Despite trends such as minimalism and decluttering and the “throwaway society” idea of the relentless pursuit of the newest and best, human beings are nothing if not contrary and many of us find it difficult to get rid of possessions.
The 19th Century British textile designer William Morris advised:
It may seem surprising but rented self-storage can play a bigger role in people’s relationships than we might expect.
When two people in a relationship decide to move in together it may be that each, having lived independently for some years, has accumulated furniture as well as other, personal possessions.
How do they decide what stays and what goes?
Anyone who has ever sold their home will be familiar with the agents’ advice to remove “personal clutter” and create an open and neutral space into which viewers can project their imaginations.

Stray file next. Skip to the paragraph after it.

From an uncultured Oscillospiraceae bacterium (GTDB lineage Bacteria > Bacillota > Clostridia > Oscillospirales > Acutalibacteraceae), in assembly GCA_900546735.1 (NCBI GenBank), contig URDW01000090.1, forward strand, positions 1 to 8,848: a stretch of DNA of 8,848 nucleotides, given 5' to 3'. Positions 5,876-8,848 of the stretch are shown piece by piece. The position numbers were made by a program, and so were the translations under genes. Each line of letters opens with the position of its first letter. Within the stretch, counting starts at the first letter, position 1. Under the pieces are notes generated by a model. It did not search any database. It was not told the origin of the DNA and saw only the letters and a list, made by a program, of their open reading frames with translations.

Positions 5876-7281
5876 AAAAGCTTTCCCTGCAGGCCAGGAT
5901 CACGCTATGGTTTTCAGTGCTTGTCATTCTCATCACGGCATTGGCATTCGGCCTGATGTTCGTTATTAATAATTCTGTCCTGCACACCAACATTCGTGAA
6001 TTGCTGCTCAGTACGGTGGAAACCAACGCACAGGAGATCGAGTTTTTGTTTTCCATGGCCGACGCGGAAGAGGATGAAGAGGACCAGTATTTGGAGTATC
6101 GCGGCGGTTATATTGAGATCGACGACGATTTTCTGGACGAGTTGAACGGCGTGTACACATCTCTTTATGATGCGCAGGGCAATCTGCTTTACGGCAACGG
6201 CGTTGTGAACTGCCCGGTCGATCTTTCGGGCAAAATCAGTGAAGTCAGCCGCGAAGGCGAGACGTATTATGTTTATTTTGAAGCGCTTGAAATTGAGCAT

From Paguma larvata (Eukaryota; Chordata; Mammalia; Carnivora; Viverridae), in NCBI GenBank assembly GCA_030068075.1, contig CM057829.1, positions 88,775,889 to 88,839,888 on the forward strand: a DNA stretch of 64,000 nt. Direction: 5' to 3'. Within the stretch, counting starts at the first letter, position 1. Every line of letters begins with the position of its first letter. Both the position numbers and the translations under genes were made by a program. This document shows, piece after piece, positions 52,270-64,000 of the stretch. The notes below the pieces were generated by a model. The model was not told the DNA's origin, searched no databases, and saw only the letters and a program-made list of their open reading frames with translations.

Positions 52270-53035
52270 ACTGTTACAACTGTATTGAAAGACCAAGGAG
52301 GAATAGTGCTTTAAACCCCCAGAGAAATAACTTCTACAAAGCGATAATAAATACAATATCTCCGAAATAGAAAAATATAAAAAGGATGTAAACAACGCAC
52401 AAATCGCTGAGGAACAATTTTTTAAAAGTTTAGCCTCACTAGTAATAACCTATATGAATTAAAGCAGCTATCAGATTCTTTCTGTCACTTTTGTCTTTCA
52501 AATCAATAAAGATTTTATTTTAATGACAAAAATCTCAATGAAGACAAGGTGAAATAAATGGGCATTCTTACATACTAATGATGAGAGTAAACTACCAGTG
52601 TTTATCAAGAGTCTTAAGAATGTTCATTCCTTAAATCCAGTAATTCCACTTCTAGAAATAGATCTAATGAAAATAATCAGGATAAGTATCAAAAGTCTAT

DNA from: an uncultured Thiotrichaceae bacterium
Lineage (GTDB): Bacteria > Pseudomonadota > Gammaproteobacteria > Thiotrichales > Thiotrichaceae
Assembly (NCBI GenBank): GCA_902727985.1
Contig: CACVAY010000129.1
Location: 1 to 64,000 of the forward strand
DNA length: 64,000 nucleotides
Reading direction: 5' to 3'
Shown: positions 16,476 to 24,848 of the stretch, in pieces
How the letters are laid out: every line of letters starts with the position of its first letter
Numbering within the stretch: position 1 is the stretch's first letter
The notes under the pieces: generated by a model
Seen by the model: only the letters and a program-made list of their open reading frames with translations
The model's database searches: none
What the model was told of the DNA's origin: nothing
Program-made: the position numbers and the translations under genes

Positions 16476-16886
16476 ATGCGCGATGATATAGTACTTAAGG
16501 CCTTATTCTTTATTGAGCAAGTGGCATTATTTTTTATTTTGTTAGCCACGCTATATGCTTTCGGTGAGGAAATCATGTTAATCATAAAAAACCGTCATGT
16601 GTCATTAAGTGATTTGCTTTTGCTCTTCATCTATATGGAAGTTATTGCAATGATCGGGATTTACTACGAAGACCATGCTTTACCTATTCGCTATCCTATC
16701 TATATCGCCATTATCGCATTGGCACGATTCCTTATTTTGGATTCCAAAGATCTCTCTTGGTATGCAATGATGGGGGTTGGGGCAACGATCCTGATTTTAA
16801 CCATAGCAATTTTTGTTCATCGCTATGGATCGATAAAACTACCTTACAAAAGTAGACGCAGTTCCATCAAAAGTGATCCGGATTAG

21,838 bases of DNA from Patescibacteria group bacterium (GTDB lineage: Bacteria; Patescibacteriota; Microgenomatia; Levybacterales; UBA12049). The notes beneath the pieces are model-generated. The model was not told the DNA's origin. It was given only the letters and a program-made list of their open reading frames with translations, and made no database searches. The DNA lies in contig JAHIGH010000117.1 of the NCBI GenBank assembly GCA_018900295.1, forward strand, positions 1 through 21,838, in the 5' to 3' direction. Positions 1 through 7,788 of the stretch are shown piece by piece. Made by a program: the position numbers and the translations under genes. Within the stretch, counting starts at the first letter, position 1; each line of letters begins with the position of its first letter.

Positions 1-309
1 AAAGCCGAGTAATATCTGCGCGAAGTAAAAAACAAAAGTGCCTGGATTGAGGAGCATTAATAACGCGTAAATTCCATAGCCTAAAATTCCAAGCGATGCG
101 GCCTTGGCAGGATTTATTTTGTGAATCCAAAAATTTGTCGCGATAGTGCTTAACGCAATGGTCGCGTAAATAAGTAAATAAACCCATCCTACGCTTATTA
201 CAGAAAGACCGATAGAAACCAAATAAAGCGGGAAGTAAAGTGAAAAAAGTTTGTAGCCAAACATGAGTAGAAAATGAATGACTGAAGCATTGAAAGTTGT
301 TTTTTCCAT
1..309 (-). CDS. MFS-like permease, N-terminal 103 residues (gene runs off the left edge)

The Life-Changing Magic of Tidying Up
A couple of years ago a book by Japanese author, Marie Kondo, The Life-Changing Magic of Tidying Up: The Japanese Art of Decluttering and Organising, became an international best seller.
It is based on the principle that we should keep only those possessions that we truly love and will use and should be ruthlessly disciplined about getting rid of everything else. Her suggested methods,